Five Signs of Satiation

Satiation, or the state of being fully satisfied with something to the point that your desire for it is gone or greatly diminished, can be an issue with ABA style instruction. It can also be challenging because instructors may not identify the learner's resulting behavior as being due to satiation. This situation is frustrating, especially when working with a nonverbal student or one displaying challenges with expressive language. Being aware of these five variables which may indicate satiation, could help teachers identify it and introduce novel and more reinforcing items/activities.

1) An increase in a student's challenging behavior

While this is not necessarily due to satiation issues, students can often become frustrated when reinforcement levels drop or are eliminated. Even though there is a reinforcer present, it is not desired by the student and will not be helpful in producing appropriate behavior.

2) A student's acute interest in other items/activities

Here again, it can be easy for teachers to dismiss a student's interest in something else during instruction as being "noncompliant." In actuality, he may be telling you that the video game he was earning is now not preferred and he is interested in earning that football. A simple contingency statement, such as, "When you earn all of your tokens you can get the football" could redirect his attention.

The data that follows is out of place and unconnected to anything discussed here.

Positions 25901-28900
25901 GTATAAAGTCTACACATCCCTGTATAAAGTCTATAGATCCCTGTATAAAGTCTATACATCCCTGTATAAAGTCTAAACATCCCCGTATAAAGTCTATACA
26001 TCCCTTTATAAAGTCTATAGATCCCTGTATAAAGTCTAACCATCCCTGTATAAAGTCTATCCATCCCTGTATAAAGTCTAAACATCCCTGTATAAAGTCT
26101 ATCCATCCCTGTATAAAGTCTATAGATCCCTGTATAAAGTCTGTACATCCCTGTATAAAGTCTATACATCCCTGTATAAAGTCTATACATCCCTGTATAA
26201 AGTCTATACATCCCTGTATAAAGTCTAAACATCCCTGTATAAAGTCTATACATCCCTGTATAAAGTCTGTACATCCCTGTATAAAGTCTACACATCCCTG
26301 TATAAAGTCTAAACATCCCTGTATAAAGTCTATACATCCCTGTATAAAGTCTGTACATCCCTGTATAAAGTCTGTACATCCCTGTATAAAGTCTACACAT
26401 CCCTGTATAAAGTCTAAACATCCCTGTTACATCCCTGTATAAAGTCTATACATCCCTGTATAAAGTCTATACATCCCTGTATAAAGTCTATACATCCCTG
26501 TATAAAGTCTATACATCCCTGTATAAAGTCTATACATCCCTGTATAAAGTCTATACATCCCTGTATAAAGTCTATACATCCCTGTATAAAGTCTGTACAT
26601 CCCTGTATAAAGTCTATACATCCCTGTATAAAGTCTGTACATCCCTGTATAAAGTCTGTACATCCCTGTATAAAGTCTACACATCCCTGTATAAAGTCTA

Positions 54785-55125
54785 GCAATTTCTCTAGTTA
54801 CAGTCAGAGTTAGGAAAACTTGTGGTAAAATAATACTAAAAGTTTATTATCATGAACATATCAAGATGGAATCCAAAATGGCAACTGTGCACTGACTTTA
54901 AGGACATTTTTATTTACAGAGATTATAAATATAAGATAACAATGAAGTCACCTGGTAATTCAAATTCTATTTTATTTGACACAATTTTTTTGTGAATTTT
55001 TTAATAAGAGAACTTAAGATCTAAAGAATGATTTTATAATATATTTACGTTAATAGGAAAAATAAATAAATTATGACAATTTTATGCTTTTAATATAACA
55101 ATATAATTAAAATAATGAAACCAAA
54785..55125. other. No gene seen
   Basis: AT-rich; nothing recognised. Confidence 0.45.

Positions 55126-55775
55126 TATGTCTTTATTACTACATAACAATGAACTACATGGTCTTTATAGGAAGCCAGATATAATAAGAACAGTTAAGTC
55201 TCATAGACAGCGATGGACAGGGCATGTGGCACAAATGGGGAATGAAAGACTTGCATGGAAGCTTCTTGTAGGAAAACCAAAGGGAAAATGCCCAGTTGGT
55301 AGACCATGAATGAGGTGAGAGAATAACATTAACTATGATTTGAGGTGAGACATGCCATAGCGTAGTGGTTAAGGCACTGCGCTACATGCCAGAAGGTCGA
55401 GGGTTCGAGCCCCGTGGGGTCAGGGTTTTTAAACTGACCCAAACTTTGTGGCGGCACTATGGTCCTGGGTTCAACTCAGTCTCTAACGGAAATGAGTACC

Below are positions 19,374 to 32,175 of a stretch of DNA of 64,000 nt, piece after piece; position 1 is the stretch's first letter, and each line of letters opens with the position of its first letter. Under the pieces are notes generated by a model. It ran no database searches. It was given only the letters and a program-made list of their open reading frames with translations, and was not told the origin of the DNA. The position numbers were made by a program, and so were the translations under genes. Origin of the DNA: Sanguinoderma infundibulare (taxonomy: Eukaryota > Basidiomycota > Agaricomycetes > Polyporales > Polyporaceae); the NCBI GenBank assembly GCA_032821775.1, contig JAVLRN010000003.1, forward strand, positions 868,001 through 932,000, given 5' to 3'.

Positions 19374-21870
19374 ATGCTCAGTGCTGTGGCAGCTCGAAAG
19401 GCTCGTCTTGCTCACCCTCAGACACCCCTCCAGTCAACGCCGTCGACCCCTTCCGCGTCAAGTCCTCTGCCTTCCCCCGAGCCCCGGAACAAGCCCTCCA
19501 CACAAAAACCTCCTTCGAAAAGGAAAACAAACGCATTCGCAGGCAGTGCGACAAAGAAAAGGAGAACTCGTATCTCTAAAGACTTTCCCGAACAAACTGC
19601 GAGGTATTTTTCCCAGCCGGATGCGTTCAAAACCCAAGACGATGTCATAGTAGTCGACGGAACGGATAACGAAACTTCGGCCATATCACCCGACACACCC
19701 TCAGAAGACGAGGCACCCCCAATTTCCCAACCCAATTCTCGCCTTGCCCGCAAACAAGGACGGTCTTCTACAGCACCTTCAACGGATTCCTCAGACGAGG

3) A lack of choice in the student's DRO or Token Board re enforcers

The easiest and most effective way to decrease the chance of satiation occurring in the first place is to provide a good range of novel possible reinforcers. This can be done by including various pictures or names of items/activities on the student's Token Board (commonly called a DRO or Differential Reinforcement of Other Behaviors). An imaginative variety of choices will benefit the student the most and they may surprise you with their choices!

4) Noncompliance or an excessive delay in responding

Not answering or not complying with a request could indicate a lack of interest due to the lack of a viable reinforcer.

5) Overall time spent earning a specific reinforcer

Lastly, the total time that the student has spent earning a particular reinforcer will generally indicate when to rotate it out for something new. Ideally, this should be done prior to complete satiation and therefore the student may still be motivated by the item/activity. This is fine because you can always reinsert this back into the choice list to allow the student to choose it in the future.

It should also be pointed out that using an effective reinforcer is also reinforcing for the teacher as well. If having your student earn a certain movie has greatly motivated him in the past, it is very tempting to continue to use this item to produce the same results. A robust and often changing choice list is the best way to avoid satiation issues.




Click here to find a Teacher near you

82 views1 comment

Recent Posts

See All
Logo Transparent 1.png
  • Facebook
  • Twitter
  • YouTube
  • Pinterest
  • Tumblr Social Icon
  • Instagram

Order The Young Method

Purchase eBook 1 kit of our breakthrough piano instruction series and start using it today. 

In-School Lessons

Have an IPI Teacher come to your school and deliver individual or group style piano lessons. 

Online Certification

Get certified in The Young Method series to become an even more awesome Teacher!  

School Training Program

Have an IPI Teacher come to your school and provide training services for select members of your staff

In-Home Lessons

Have an IPI Teacher come to your home and deliver  individualized piano lessons.

Studio Based Lessons

Travel to an IPI Teacher's studio to receive a piano lesson. Choose your Teacher and book your lesson today.



Online Video Lesson

Connect with your Teacher through Zoom by eceiving an online piano lesson.